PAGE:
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March 15, 2003: Leg 3, Day #4

On our way to Guaymas Basin 
Today's update has been
provided by George Matsumoto.

Mar15_map.jpg (70211 bytes)We have left La Paz and are steaming back toward the Farallon Basin. We recovered the vehicle last night, and then we set off toward La Paz after hearing that our ships agent had located a regulator for our oxygen cylinder and managed to secure our net out of Guadalajara. The R/V Western Flyer launched the "Spare RHIB" (Rigid Hull Inflatable Boat) when we were just off of the dock. The Spare RHIB went to shore to collect the net and the regulator (see image within the map). We then turned around and headed back to yesterday's position. We expect to be onsite and ready to dive around 1400 or 1500 hours. This will be a short and shallow dive as we will be using Dr. Edie Widder's special bioluminescence camera to conduct transects in the upper 1000 meters. Check back here tomorrow to see how the dive went from Dr. Widder's perspective. You can also see daily updates from Dr. Widder on the Harbor Branch Oceanographic Institution website at http://www.at-sea.org/missions/cortez/preview.html. More later...

It's 1:15 p.m., and we have just launched the ROV Tiburon in the Farallon Basin. We're at 25 27.0071N and 109 50.0021 W diving in the midst of a huge red tide. We stopped on station, and we were surrounded by a wide layer of dinoflagellates. Don't know if they are toxic or not, but the water is pretty empty and there are lots of moribund jellies floating at the surface. Kim ReisenbichlerSteve Haddock, and Karen Osborn are taking off for a blue water dive. Kim has a detritus sampler from the ROV. He is also going to be a "human detritus sampler" and will attempt to collect a larvacean and a house for Dr.William Hamner (UCLA). We are hoping to be able to watch the larvacean build a house in the lab. It's so unusual to see them in shallow water it is just amazing to be able to SCUBA dive and look at something in person that we have only seen on video screens for over ten years! Since they are at ambient seawater temperature, we don't have to try and study them in chilled seawater. The animals collected will be placed into a plankton kreisel (designed by Dr. Hamner several years ago) and hopefully will build a house.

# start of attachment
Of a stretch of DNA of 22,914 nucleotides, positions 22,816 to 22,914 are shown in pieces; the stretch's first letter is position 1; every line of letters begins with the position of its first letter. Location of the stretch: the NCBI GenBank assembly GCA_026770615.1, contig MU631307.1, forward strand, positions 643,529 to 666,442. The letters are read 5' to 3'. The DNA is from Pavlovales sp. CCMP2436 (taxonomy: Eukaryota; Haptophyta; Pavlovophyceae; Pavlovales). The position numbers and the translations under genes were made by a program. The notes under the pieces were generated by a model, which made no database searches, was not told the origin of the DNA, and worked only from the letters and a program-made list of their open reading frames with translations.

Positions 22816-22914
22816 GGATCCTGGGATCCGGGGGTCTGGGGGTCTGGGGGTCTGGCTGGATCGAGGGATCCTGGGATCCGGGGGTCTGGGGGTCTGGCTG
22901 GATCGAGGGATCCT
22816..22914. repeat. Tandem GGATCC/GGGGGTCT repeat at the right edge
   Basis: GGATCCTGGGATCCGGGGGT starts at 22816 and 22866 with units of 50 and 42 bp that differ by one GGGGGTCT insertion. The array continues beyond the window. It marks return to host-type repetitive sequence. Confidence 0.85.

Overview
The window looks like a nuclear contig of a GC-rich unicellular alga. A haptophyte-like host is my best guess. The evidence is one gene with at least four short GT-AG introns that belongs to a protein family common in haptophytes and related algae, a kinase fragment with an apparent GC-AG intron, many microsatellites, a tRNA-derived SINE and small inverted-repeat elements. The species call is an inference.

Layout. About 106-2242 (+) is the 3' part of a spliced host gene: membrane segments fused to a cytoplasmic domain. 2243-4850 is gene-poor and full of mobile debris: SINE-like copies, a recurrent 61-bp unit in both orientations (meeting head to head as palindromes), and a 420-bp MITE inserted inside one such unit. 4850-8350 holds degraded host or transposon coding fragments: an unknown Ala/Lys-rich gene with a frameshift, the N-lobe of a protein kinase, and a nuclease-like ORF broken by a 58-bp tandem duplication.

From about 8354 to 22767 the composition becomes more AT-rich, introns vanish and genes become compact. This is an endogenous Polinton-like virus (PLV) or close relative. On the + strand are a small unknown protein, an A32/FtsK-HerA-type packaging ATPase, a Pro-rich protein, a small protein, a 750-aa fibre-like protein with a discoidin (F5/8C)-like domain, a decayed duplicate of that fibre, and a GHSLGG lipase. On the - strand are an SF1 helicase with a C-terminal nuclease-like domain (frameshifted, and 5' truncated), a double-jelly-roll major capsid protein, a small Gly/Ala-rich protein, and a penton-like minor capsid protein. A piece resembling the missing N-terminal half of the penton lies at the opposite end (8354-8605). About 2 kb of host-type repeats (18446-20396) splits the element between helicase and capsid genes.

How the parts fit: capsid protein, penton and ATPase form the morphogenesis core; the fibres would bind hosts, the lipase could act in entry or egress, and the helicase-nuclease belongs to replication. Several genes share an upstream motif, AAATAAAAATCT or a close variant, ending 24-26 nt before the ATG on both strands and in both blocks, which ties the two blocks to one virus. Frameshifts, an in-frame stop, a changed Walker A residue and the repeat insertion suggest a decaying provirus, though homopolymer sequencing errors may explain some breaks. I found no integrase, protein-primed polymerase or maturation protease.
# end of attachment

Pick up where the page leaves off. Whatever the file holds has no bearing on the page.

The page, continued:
Late update from the blue-water SCUBA diversthe dinoflagellate layer is wide but very thin. It starts right at the thermocline and is only a few centimeters thick. The oxygen regulator arrived, and Brad Seibel has gotten his equipment set up and workingjust waiting for some animals to put into the chambers. Brad will be able to collect blood oxygen binding data for a range of cephalopod species. Each animal is run through 10 different oxygen levels for several minutes, which means Brad will be working late into the night after many of us have gone to bed. The trawl net (above) has also arrived. Kim Reisenbichler and Jeff Drazen worked all morning getting the rigging ready so that we can tow. Here's an image of Jeff (see left) with the Precision Depth Recorder. This ancient instrument will record the depth that the net is fishing.